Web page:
The New Straits Times (NST) should be commended for adopting a firm stand on behalf of justice and the rule of law in the fight against hardcore criminals. In editorials on August 4 and 6 2013 it argued that “fear of crime should not justify resorting to unjust means of dealing with alleged criminals ... Yes, hardcore criminals should be put behind bars, but only through due process.” The newspaper went further to emphasise that, “This country has a real opportunity to set a course for itself that upholds the substantive rule of law, and we should choose to tread that path.”
It is more than a question of ensuring justice and upholding the rule of law. The evidence before us offers convincing proof that even when the Emergence Ordinance (EO) 1969 was in force we had brutal crimes. Criminals such as Botak Chin were household names. Escalating crime was already a major issue in the 2008 General Election.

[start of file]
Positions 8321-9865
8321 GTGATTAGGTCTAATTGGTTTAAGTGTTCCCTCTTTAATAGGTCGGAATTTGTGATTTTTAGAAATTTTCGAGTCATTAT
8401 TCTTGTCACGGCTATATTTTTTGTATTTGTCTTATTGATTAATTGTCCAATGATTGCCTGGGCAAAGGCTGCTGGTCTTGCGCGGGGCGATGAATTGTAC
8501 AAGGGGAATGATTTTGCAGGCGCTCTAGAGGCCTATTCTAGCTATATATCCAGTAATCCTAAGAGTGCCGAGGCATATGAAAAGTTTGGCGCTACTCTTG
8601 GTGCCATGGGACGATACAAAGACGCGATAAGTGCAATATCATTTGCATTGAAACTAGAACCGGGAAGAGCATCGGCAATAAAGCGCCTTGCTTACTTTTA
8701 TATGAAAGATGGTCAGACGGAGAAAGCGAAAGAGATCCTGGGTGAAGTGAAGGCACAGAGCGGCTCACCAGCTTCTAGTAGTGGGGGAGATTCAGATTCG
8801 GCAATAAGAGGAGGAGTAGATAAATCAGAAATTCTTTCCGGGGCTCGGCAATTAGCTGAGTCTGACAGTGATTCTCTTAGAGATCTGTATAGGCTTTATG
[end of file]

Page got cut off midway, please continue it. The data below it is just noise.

Within the context of the current scenario, how would restoring the EO, abrogated in 2011, help to stem the flow of firearms into the country? The easy availability of firearms is undoubtedly one of the main reasons why violent crimes have multiplied in recent months. Isn’t it more important therefore to smash gun-smuggling syndicates and to eradicate the malpractices within border enforcement agencies that may have contributed towards the increased flow of firearms?
These are the tasks we should be focussing upon --- apart from improving intelligence gathering, monitoring, surveillance and other such functions of the Police. The public should also play a bigger role in protecting the community through neighbourhood committees and crime watch panels.
Even with all these measures, it is conceded that there may still be the need for a new law that will enhance our effectiveness in the war against crime. But a new law, it should be reiterated, should not deny a fair trial to the alleged criminal, though protocols and procedures may be modified to protect witnesses and the intelligence gathering process. What cannot be compromised is the principle that the evidence against the alleged criminal is examined and adjudicated by an independent tribunal.
To set aside these prerequisites of the rule of law would be a travesty of justice.